Section 6: Complex Fractions

Elementary and Intermediate Algebra: Graphs & Models (3rd Edition)

Info iconThis preview shows pages 1–4. Sign up to view the full content.

View Full Document Right Arrow Icon

Info iconThis preview has intentionally blurred sections. Sign up to view the full version.

View Full DocumentRight Arrow Icon

Info iconThis preview has intentionally blurred sections. Sign up to view the full version.

View Full DocumentRight Arrow Icon
This is the end of the preview. Sign up to access the rest of the document.

Unformatted text preview: Section 7.6 Complex Fractions 695 Version: Fall 2007 7.6 Complex Fractions In this section we learn how to simplify what are called complex fractions , an example of which follows. 1 2 + 1 3 1 4 + 2 3 (1) Note that both the numerator and denominator are fraction problems in their own right, lending credence to why we refer to such a structure as a “complex fraction.” There are two very different techniques we can use to simplify the complex fraction ( 1 ). The first technique is a “natural” choice. Simplifying Complex Fractions — First Technique. To simplify a complex fraction, proceed as follows: 1. Simplify the numerator. 2. Simplify the denominator. 3. Simplify the division problem that remains. Let’s follow this outline to simplify the complex fraction ( 1 ). First, add the fractions in the numerator as follows. 1 2 + 1 3 = 3 6 + 2 6 = 5 6 (2) Secondly, add the fractions in the denominator as follows. 1 4 + 2 3 = 3 12 + 8 12 = 11 12 (3) Substitute the results from ( 2 ) and ( 3 ) into the numerator and denominator of ( 1 ), respectively. 1 2 + 1 3 1 4 + 2 3 = 5 6 11 12 (4) The right-hand side of ( 4 ) is equivalent to 5 6 ÷ 11 12 . This is a division problem, so invert and multiply, factor, then cancel common factors. Copyrighted material. See: http://msenux.redwoods.edu/IntAlgText/ 1 696 Chapter 7 Rational Functions Version: Fall 2007 1 2 + 1 3 1 4 + 2 3 = 5 6 · 12 11 = 5 2 · 3 · 2 · 2 · 3 11 = 5 2 · 3 · 2 · 2 · 3 11 = 10 11 Here is an arrangement of the work, from start to finish, presented without comment. This is a good template to emulate when doing your homework. 1 2 + 1 3 1 4 + 2 3 = 3 6 + 2 6 3 12 + 8 12 = 5 6 11 12 = 5 6 · 12 11 = 5 2 · 3 · 2 · 2 · 3 11 = 5 2 · 3 · 2 · 2 · 3 11 = 10 11 Now, let’s look at a second approach to the problem. We saw that simplifying the numerator in ( 2 ) required a common denominator of 6. Simplifying the denominator in ( 3 ) required a common denominator of 12. So, let’s choose another common denomina- tor, this one a common denominator for both numerator and denominator, namely, 12. Now, multiply top and bottom (numerator and denominator) of the complex fraction ( 1 ) by 12, as follows. 1 2 + 1 3 1 4 + 2 3 = 1 2 + 1 3 12 1 4 + 2 3 12 (5) Distribute the 12 in both numerator and denominator and simplify. Section 7.6 Complex Fractions 697 Version: Fall 2007 1 2 + 1 3 12 1 4 + 2 3 12 = 1 2 12 + 1 3 12 1 4 12 + 2 3 12 = 6 + 4 3 + 8 = 10 11 Let’s summarize this second technique....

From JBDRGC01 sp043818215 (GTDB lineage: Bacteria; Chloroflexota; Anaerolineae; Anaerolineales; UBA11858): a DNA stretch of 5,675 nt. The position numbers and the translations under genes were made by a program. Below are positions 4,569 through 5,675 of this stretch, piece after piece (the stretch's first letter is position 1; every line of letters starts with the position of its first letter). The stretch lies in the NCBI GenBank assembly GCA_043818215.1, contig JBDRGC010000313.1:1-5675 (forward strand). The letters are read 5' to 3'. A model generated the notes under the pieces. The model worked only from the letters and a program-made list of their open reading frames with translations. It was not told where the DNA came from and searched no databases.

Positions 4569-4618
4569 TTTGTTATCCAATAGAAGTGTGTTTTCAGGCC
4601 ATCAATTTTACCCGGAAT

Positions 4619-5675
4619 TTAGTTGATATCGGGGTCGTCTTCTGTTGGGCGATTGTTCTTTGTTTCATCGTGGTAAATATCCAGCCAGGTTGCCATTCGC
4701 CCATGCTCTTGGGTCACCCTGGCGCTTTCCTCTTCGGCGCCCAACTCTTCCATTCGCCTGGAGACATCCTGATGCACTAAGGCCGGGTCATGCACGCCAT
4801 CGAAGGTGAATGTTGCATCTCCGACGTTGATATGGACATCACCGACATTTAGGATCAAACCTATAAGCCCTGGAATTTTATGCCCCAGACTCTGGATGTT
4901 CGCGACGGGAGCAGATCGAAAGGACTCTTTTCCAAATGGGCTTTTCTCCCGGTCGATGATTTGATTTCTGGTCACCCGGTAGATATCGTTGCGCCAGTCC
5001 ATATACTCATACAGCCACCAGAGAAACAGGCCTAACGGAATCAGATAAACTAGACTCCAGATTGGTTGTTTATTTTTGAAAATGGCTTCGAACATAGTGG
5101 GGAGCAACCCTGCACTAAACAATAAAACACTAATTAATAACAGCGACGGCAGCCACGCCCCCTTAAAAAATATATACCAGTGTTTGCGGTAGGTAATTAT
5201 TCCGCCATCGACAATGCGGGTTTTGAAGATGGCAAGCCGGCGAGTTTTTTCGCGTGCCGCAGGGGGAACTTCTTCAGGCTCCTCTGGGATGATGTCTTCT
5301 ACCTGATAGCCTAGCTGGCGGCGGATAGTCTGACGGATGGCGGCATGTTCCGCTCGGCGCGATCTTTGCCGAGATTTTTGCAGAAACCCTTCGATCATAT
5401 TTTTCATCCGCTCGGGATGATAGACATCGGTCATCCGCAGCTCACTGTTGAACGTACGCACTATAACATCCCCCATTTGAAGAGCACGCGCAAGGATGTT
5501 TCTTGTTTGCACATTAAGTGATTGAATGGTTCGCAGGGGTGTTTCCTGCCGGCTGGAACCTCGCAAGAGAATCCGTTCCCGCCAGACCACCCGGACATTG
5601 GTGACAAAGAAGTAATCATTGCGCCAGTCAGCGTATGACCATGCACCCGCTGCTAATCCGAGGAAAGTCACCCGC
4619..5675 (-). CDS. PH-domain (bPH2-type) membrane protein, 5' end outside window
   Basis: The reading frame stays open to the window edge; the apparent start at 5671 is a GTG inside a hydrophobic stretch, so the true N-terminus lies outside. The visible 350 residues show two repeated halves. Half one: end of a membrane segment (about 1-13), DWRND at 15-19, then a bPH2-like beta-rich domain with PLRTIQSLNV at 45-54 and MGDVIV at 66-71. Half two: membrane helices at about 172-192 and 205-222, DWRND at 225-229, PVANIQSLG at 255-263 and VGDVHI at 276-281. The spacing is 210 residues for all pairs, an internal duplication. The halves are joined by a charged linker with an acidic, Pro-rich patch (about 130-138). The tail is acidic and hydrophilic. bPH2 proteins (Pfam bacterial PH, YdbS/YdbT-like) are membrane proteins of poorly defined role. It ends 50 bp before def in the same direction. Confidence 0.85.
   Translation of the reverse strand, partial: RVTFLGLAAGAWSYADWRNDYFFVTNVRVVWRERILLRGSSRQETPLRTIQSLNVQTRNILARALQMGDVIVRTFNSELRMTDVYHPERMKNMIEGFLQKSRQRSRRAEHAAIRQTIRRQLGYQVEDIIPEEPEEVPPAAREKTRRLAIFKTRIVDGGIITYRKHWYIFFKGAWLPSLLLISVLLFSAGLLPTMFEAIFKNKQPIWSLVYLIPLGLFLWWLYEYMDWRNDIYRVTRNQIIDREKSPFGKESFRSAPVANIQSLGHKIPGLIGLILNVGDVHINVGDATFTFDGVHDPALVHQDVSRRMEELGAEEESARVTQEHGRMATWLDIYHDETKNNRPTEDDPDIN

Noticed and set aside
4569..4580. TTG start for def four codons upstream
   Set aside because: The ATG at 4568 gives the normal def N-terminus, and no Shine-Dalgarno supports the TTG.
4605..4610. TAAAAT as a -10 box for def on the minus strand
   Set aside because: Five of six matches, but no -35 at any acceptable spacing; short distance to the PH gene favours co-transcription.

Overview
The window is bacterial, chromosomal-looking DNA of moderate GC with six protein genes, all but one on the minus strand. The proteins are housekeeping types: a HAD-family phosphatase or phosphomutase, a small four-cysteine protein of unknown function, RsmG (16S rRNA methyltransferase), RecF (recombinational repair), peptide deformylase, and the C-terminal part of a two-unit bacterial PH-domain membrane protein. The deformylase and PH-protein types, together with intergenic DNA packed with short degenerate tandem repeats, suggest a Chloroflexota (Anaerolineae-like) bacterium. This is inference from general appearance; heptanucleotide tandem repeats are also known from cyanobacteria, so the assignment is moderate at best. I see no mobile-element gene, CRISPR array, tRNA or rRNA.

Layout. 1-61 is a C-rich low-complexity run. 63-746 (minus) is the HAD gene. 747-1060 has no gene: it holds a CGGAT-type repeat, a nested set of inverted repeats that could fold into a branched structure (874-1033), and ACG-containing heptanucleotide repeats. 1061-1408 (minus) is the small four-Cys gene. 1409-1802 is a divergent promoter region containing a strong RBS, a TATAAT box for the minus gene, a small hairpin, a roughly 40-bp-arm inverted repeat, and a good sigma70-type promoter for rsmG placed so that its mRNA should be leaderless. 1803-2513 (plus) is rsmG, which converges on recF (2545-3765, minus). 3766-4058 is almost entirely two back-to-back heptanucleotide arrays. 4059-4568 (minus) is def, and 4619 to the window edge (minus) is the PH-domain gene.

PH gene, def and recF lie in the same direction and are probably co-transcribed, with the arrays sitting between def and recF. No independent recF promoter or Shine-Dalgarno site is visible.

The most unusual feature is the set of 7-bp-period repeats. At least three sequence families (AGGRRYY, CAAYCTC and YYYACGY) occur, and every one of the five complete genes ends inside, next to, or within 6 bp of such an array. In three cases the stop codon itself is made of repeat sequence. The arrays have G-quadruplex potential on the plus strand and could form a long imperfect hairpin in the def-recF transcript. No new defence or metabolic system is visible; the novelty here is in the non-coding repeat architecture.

View Full Document

This document was uploaded on 01/31/2008.

Page1 / 8

Section 6: Complex Fractions - Section 7.6 Complex...

This preview shows document pages 1 - 4. Sign up to view the full document.

View Full Document Right Arrow Icon
Ask a homework question - tutors are online